CBC fares poorly in teaching remedial math

PASCO -- Math is difficult -- or at least hard to teach to students who aren't ready for college.

That's according to a first-ever study prepared by Columbia Basin College that compared its students' success rates with those from other two-year colleges.

In some areas CBC did very well -- most importantly in how many of its students get good grades after they transfer to four-year universities.

But the results presented Monday showed CBC doesn't do as well as other colleges when it comes to teaching remedial math.

The study was one of six self-evaluations the college performs annually -- one for each focus of the college. The results presented to the board of trustees covered how well CBC prepares students who go on to pursue bachelor's degrees.

It was the first time CBC has had access to data from national and state agencies that was broken down to students' success in individual courses, as opposed to overall grade averages or graduation rates.

Joe Montgomery, dean for institutional effectiveness, joined CBC to a database called the National Community College Benchmark Project for the first time last fall. The database includes course completion rates from more than 300 two-year colleges.

Montgomery culled 48 sets of numbers out of the database -- all from colleges that are comparable in size and are located in communities similar to the Tri-Cities, he told the board Monday.

Out of those 48, CBC placed 43rd in an important category -- how many of its students who needed a remedial, high-school level math class when they arrived went on to pass the initial college-level math course.

Half of the CBC students didn't pass the higher course. That means half of all students who arrived ill-prepared for college math still weren't prepared after taking lower-level CBC math classes.

The national database doesn't give out the colleges' names, but the top finisher in this category had more than 80 percent of its students passing college-level math after taking the catch-up classes.

However, the national database also doesn't include any information on how many students need such remedial classes. Eighty percent of students coming in to CBC do, Montgomery said.

He also compared CBC's numbers with those of other two-year colleges in Washington, courtesy of the State Board for Community and Technical Colleges.

For three important courses -- pre-calculus, calculus and statistics -- CBC ranked at or near the very bottom of that pack.

The person in charge of math at CBC had only seen the results of the study hours before the board meeting.

"At the moment we're compiling a list of questions," said Gary Olson, dean for math and science. "At the spring meeting of math instructors from two-year colleges, we'll ask the schools that seem to be doing a little better what they're doing differently. We'll be making changes, we just don't know where yet."

After the meeting, CBC's vice president for instruction told the Herald about the first possible change.

"We may have to look at how our placement tests place students," said Curt Freed.

Unlike four-year universities, which require certain credits in math from students before they apply, community colleges take everyone, Freed said.

The students take tests in key areas such as reading, writing and math to determine at which course level they start their college career. The tests are not standardized statewide, but are set up by each college, said CBC President Rich Cummins.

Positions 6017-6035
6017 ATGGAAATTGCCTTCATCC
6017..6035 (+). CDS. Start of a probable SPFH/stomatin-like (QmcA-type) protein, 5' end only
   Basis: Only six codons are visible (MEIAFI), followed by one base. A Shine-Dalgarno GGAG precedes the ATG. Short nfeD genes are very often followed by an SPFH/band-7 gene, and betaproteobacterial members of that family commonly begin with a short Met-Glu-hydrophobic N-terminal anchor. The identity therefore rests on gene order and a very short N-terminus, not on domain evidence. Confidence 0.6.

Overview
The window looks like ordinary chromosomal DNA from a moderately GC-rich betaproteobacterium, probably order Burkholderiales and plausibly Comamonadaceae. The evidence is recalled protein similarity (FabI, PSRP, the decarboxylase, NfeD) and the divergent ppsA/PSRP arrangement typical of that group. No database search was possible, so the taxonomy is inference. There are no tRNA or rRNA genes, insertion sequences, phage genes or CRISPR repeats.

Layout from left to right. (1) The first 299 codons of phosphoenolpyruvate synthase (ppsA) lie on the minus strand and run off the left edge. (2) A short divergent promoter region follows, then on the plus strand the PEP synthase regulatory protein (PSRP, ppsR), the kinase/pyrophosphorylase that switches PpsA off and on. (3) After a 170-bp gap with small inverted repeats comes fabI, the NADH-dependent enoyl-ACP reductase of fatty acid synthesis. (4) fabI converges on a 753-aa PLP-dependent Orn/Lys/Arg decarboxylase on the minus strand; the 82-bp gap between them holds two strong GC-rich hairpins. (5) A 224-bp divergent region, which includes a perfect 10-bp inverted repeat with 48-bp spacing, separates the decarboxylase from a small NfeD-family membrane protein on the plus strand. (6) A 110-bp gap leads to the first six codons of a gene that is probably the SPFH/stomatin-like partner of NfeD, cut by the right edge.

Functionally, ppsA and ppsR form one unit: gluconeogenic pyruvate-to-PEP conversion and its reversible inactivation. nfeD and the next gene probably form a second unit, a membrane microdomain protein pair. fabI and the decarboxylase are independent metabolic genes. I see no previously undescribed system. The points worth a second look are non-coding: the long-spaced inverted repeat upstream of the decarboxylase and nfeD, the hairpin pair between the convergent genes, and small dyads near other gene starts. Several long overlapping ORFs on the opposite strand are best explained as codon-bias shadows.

"We might be placing students incorrectly," he said.

If students are placed too high, they might be able to muddle through the remedial classes only to get stuck in the more rigorous college courses because they still haven't mastered basic algebra, for example, Freed said.

The ratio of students to instructors appeared to be a problem, too. Compared to the 48 similar colleges around the country, only ten had more students served by each instructor.

CBC did score above average in several important categories.

Thirty-six percent of full-time CBC students complete a degree or transfer to a university within three years, which puts CBC at number 21 out of 48 in the national ranking. It ranked eight in college course completion in all subjects taken together.

CBC students who transfer to Washington State University do very well.

Throughout the WSU system, 72 percent of all students who transferred in from CBC graduated, Montgomery's study shows. The overall graduation rate at WSU is 69 percent, according to university records.

The grade-point average of former CBC students at WSU is 3.32 out of a possible 4.

This placed CBC in the top five feeder colleges for WSU statewide, and a few of the higher-ranked feeders sent comparatively few students, which means those colleges' numbers aren't as statistically meaningful as CBC's.

The numbers for CBC students at WSU's Tri-Cities campus are virtually identical to the statewide data.

Also discussed during Monday's board meeting:

-- Tuition is expected to rise at least 7 percent in the fall and three new fees will be charged to students or staff. Students will pay a new security fee of $15 per quarter and a $5 instruction fee per credit starting in the fall. Staff's parking fee will increase from $15 to $30.

-- CBC has made several personnel moves to meet the budget cuts decided in a special session of the legislature in December. No faculty was laid off, but two administrative workers were. Also, three already vacant positions were slashed and five workers were moved from the state's payroll to positions covered by grants.

* Jacques Von Lunen: 509-582-1402; jvonlunen@tricityherald.com